M-protein
Agglutination
Disialosyl antibodies

Galβ1-3GalNAcβ1-4Galβ1-4Glcβ1-1'Ceramide
                  3
                  |
 Neu5Acα2-8Neu5Acα2
GD1b ganglioside



Axonal sensory neuropathy with IgM binding to Trisulfated Heparin Disaccharide (TS-HDS) 7

  • Epidemiology
    • Frequency: 10% to 20% of sensory neuropathies
    • Sex: Female = Male
    • TS-HDS: Most common neuropathy-related IgM antibody
  • TS-HDS
    • Disaccharide
    • Component of glycosylation of: Heparin & Heparan sulfate
    • Hereditary Heparan sulfate-related neuropathy: NAGLU
  • Clinical
    • Onset age: Mean 60 years; Range 7 to 83 years
    • Sensory loss (100%)
      • Distal predominant
      • Symmetric: 90%
      • Modalities
        • Small fiber (Pin): All
        • Vibration: Loss 57%; Absent at toes 17%
        • Proprioception: Spared
    • Pain (66%)
      • Paresthesias & Myalgias
      • Distribution: Often not length dependent
      • Hands 40%: More common than in other sensory neuropathies
      • Cramps: Occasional
    • Weakness (22%): Feet or Toes; More common with IgM M-protein
    • Tendon reflexes: Absent at ankles (43%)
    • Progression
      • Slow over years
      • Duration at presentation: Mean = 5 years
    • Diabetes: 12%; Less frequent than controls
  • Antibodies
    • Serum IgM target: Trisulfated heparin disaccharide (TS-HDS)
      • Structure: IdoA-2S GlcN-S-6S
      • Functions
        • Binds to fibroblast growth factor (FGF)-1
        • Modulates oligomerization of FGF-2 binding to FGF receptor
    • Autoantibody types
      • Monoclonal: 86%; Usually κ class
      • Polyclonal: 14%
    • Antibody correlations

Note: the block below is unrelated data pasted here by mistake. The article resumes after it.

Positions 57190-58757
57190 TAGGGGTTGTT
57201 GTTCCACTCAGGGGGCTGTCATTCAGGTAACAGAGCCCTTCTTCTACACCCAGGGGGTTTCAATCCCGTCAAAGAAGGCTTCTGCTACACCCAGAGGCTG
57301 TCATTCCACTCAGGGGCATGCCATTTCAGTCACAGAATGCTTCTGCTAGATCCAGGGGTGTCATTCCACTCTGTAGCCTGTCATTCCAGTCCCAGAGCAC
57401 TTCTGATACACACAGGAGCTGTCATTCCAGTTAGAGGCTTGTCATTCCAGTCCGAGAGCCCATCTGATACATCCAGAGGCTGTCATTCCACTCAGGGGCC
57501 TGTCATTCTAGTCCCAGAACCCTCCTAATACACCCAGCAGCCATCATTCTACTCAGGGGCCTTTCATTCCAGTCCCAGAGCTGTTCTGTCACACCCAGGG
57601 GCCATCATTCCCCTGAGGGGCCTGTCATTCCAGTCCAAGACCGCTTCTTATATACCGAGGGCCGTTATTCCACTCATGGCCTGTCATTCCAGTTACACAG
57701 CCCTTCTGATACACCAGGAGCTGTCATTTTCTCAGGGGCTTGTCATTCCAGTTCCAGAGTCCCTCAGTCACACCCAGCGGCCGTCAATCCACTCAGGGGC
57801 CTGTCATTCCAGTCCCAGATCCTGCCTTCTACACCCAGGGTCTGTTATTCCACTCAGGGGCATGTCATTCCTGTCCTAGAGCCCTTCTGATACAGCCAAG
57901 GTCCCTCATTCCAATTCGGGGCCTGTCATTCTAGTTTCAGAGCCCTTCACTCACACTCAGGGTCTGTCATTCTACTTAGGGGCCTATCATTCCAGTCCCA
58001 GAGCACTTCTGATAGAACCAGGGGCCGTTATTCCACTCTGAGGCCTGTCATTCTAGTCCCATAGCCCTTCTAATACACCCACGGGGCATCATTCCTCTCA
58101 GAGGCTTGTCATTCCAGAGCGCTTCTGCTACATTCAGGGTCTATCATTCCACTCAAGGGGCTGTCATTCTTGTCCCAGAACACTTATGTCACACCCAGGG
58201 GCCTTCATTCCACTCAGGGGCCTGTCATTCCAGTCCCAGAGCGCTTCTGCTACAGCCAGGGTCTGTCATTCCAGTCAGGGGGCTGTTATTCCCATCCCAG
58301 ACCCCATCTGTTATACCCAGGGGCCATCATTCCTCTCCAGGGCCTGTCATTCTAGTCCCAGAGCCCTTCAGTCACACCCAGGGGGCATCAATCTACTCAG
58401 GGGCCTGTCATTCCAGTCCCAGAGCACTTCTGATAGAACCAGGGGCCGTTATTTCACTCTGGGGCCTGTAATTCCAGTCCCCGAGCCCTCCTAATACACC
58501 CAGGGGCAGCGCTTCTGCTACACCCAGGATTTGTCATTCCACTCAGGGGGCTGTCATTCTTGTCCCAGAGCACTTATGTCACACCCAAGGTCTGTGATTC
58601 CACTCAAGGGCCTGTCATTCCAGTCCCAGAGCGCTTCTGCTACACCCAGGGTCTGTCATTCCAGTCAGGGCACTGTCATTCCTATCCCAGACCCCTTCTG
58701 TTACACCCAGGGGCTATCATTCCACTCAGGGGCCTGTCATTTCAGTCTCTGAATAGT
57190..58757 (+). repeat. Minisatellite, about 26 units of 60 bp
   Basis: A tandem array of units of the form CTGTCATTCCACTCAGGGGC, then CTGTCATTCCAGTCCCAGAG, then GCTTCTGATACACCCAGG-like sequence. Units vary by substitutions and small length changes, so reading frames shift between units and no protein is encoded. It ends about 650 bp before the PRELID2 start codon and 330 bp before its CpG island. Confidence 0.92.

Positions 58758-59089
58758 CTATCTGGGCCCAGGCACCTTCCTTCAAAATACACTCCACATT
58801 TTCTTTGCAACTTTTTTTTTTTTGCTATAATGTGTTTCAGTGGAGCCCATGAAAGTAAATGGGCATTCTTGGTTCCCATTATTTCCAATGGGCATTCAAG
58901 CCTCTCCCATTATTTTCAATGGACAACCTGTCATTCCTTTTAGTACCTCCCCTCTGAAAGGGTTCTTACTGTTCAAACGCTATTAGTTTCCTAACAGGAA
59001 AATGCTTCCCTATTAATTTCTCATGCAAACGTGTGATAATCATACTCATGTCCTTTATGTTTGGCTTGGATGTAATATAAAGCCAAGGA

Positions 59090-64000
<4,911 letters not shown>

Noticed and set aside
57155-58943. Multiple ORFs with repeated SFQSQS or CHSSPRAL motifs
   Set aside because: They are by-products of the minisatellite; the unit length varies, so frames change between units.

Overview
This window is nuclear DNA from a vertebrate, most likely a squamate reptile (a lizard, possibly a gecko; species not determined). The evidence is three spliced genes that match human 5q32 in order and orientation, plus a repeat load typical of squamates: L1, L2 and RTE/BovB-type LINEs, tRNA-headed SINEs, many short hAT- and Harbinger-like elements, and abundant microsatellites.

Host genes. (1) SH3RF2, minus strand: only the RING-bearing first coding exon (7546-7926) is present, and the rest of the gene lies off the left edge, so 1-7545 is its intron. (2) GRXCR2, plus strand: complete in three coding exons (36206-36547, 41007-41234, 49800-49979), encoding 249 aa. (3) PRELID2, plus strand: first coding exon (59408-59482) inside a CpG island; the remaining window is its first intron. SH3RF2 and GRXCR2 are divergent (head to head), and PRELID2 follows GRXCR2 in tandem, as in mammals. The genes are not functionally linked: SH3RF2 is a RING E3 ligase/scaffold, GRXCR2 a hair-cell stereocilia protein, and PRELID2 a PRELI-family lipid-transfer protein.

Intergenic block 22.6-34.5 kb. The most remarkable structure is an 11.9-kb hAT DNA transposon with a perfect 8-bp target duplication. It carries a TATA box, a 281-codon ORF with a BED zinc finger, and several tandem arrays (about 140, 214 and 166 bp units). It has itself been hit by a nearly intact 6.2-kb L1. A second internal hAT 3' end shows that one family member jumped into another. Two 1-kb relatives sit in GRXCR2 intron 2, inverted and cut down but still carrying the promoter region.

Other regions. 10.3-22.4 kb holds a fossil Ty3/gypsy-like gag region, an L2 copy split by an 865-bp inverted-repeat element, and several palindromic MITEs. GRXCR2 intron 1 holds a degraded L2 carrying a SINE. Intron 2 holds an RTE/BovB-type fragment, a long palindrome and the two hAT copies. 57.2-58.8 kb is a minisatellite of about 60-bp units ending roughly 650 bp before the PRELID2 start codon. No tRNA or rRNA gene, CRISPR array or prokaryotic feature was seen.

• Antibody location: Serum
    • M-protein detected by immunofixation: 24%; κ class 92%
  • Electrodiagnostic testing
    • Axonal loss
      • SNAP amplitude, Sural: 55% reduced; 41% absent
      • Abnormal quantitative sensory testing
    • Demyelinating features (Mild): 16%; 50% with IgM M-proteins; 5% without IgM M-proteins
    • Normal (40%)
  • Pathology
    • Axon loss
      • Unmyelinated & some myelinated axons
      • Skin biopsy: Often abnormal
    • IgM deposits: Around the outside of wall of medium- & larger-sized vessels
    • Capillaries
      • C5b-9 complement depositis: Muscle & Nerve
      • Thickened walls: Endomysial capillaries


TS-HDS


Axonal sensory neuropathy with anti-neurofilament (200 kDa) antibodies



IgG4 Antibodies, Disease & Neuropathies


Immune axonal neuropathies: Other

Distal sensory neuropathy with systemic immune disorder Trigeminal sensory neuropathy Amyloidosis



VASCULITIS: Nerve Location of vessel involvement
Epineurial arteriole Epineurial small vessel EndoneurialEither
CREST
Isolated PNS
Giant cell
Rheumatoid arthritis
Malignancy (rare)
Peripheral nerve Serum sickness
Drug-induced
Malignancy
HIV-associated
Paraprotein
Wallerian degeneration
Polyarteritis
Churg-Strauss
Overlap syndromes
Wegener's
SLE
Sjögren's
Cryoglobulinemia




VASCULITIS: Vessel size involved
Vessel size 1° Disease 2° Disease
Large arteries Giant cell (Temporal) arteritis
Takayasu's arteritis
Rheumatoid arteritis
Syphilis
Medium arteries Polyarteritis nodosa
Kawasaki disease
CNS angiitis
Infection
  Hepatitis B
Small vessels &
Medium arteries
Wegener's granulomatosis
Churg-Strauss
Microscopic polyangiitis (MPA)
Polyarteritis nodosa
Rheumatoid arthritis
SLE
Sjögren's
Drugs
Infections
Small vessels Peripheral nerve
Henoch-Schönlein purpura
Essential mixed cryoglobulinemia
Cutaneous leukoclastic angiitis
Behçet
Tumor-associated: Lymphoma;
    Hairy cell leukemia; Melanoma
Drugs
Infections
  Hepatitis B > C > A

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References
1. Muscle Nerve 2000;23:702-706, J Neuroimmunol 2001;119:114–123
2. Neurol Clin 1997:15:849-863,, J Rheumatol 2005;32:769-772,, J Rheumatol 2005;32:853-858, Journal Neurological Sciences 2006;241:31–37
3. J Neuroimmunol 2001;112:181-187; Brain 2001;124:1968-1977, Muscle Nerve 2014;49:629-635, J Neurol 2018 Apr 9
4. Muscle Nerve 2001;24:154-169
5. Acta Neurol Scand 2001;103:386-391, Biomed Res Int 2014;2014:524940
6. Arch Neurol 2001;58:1215-1221
7. Muscle Nerve 2003;27:188-195, Muscle Nerve 2011; Online November
8. Current Rheumatology Reports 2004;6:156–163, Arthritis Res Ther 2011;13:R172
9. QJM 2007;100:41-51
10. Muscle Nerve 2007; Online September
11. Arthritis Rheum 2008;58:1528-1538
12. Muscle Nerve. 2010 Apr 28
13. Mod Rheumatol 2010 Dec 29
14. Clin Neuropathol 2011;30:11-17
15. J Neuropathol Exp Neurol 2011;70:340-348
16. JAMA Neurol 2013; Feb 25
17. Neuropathol Appl Neurobiol 2015; Apr 14
18. Arthritis Care Res (Hoboken) 2015 Dec 14
19. Rheumatol Int 2017 May 17, Arthritis Rheumatol 2017;69:1689-1700

8/2/2017